I went to adoration a couple of weeks ago, and I was feeling and also praying at my wit's end about a few things. The Lord spoke so beautifully to me in prayer that night that I have been wanting to share it ever since. I hope that what He gave me encourages some of you as well.
First of all, though...poor Jesus! When I finally get a chance to go to adoration, I am pretty much always at my wit's end about something. I know it's not supposed to be that way with prayer. But until spiritual maturity kicks in...Lord have mercy.:)
Anyway, I had grabbed a Bible on the way in, and I finally sat back in my chair, picked up the Bible, and told Jesus, "I need you to talk to me today. I'm about to open this Bible and I want you to tell me what to do about all of this."
Of course I then had to go and add something like, "Because you know it's a miracle that I'm able to be out alone and at adoration by myself and so my precious time with You needs to count and blah blah blah..." I know. Yikes. Poor Jesus. But, again, until spiritual maturity kicks in...the Lord is so merciful. And I think he accepted my immediate apology after that little speech. Because I opened to this:
"Hate what is evil, hold on to what is good." -Romans 12:9
This simple passage spoke powerfully to the exact crosses and struggles that I had been praying about.
"Hate what is evil." Struggle itself is not evil. Sin is evil. It's easy to hate what is hard or painful for us, but we have to save our hate--our righteous anger--for sin, starting in ourselves. So often the crosses and struggles He permits us give us opportunities to identify and reject sin in ourselves. I needed to hear that again. Also, sinfulness in other people is what we should "hate"--not the people themselves. When I pray about my own struggles, I need to also pray more faithfully for the souls of any others involved, most especially when those people are struggling with sins of their own.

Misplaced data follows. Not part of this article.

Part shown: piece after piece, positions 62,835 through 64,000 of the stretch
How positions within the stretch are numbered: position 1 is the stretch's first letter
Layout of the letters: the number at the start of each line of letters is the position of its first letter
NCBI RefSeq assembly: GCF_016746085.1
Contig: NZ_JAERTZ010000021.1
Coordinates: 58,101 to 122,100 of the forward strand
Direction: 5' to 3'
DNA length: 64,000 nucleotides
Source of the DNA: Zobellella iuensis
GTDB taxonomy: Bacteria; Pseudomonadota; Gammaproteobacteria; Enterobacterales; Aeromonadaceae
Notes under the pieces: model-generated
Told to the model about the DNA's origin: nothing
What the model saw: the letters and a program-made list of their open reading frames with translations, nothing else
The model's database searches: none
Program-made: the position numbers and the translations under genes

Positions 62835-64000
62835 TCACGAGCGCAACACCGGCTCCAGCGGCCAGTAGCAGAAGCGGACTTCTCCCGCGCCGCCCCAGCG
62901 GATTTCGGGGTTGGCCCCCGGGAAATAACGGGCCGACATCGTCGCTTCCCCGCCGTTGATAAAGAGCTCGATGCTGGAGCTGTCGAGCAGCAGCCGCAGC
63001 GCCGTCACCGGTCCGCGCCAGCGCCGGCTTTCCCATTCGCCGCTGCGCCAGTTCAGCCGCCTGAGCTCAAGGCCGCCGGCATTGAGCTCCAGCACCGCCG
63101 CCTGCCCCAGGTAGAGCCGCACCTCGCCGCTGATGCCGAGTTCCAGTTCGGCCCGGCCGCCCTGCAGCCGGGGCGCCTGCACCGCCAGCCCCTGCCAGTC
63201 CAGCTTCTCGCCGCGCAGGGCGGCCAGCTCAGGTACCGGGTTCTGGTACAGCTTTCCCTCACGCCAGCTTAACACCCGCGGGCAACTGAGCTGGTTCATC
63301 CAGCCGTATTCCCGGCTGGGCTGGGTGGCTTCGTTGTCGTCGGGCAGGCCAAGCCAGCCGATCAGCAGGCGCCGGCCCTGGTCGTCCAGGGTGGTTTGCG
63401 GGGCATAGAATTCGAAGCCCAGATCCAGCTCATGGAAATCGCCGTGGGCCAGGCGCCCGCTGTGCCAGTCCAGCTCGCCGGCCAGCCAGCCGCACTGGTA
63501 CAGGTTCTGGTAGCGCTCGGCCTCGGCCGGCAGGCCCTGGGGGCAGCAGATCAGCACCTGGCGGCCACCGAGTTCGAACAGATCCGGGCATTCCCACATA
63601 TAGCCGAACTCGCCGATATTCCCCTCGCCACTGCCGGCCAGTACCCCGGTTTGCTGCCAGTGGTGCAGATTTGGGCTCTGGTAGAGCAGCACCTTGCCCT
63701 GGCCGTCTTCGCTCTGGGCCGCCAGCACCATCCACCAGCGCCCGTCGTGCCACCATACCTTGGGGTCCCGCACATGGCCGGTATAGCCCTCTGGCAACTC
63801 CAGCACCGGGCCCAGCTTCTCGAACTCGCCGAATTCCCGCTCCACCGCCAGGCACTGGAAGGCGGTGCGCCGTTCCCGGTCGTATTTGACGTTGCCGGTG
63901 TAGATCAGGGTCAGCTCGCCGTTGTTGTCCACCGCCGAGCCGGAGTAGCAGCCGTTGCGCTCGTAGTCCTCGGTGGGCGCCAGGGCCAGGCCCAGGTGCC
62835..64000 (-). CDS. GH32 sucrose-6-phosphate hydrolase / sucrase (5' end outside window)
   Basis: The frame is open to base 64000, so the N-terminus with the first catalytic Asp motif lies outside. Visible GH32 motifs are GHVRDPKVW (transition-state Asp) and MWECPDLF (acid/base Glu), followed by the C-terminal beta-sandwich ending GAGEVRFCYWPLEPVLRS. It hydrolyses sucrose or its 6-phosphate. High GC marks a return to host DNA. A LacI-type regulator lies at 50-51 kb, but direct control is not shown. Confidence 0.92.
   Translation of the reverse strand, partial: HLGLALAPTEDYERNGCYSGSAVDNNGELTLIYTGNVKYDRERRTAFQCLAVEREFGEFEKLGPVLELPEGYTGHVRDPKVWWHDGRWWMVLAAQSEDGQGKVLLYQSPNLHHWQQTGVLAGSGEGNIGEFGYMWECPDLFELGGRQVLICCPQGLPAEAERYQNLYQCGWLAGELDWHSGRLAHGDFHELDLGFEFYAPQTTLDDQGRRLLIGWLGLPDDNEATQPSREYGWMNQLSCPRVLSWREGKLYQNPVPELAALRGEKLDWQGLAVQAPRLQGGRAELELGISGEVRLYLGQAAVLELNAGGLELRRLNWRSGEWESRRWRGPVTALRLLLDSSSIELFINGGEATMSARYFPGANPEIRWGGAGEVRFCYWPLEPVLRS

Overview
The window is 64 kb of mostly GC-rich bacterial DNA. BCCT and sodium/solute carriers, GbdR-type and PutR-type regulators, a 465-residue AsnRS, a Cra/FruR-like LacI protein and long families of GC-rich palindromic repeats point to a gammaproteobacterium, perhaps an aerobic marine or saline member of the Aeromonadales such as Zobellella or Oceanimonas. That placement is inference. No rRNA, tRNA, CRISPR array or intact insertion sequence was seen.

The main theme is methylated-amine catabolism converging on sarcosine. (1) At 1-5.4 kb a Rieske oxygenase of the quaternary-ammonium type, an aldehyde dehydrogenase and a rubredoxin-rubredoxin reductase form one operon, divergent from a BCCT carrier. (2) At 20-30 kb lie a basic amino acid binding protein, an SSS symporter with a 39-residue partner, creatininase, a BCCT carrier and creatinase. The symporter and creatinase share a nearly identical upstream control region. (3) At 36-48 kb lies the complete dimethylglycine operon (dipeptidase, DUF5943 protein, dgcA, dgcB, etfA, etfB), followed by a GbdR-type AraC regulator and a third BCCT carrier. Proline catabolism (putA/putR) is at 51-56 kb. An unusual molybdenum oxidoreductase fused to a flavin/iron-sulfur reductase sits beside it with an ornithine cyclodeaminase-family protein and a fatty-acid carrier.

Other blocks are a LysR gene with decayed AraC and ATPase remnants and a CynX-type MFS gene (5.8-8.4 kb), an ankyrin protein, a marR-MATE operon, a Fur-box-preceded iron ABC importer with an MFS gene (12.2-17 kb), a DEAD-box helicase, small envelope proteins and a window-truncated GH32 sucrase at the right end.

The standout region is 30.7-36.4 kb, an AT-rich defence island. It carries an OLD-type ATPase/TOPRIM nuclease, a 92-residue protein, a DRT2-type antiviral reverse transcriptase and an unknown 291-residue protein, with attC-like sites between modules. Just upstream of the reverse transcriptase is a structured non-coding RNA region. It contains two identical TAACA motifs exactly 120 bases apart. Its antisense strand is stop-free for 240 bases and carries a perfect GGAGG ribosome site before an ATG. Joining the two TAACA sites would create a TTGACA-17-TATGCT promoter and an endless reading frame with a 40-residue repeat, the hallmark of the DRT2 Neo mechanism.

"Hold on to what is good." How encouraging and helpful this short little sentence is to me. I've got to hold tightly to my faith, first and foremost, and I can't allow myself to lose hope or to despair about things. Close behind, I must hold on tightly to thankfulness for the "good" of my many, many blessings. Remembering what is actually good about a person or a situation, and sometimes being honest about what is actually going well in my life, can put things into perspective for me so much.
The closing prayer of the Chaplet of Divine Mercy has been especially helpful for me very often this past year, which has probably been the most difficult year of my life so far. It is worth committing to memory. In moments when I realize I need to surrender a cross or a struggle all over again, I always pray this prayer. At least for me, it just says everything I need it to in the moment, every time.
"Eternal Father, in whom mercy is endless and the treasury of compassion is inexhaustible, look kindly upon us, and increase your mercy in us, that in difficult moments we may not despair or become despondent, but with great confidence submit ourselves to your holy will, which is love and mercy itself."
Probably every sweet soul who reads this post is going through a rough patch somewhere in his or (more likely:) her life. From one child of God to another, I encourage you to hold on tight with me to our faith. Pray that closing prayer to the Chaplet and let God center you again on the truth that he is solid, faithful, and is working everything in your life together for your good. With Divine Mercy Sunday coming up this weekend, let's pray for one another to open our hearts even more to the Divine Mercy and the plentiful graces He sends us to live a holy life.
Jesus, I trust in you!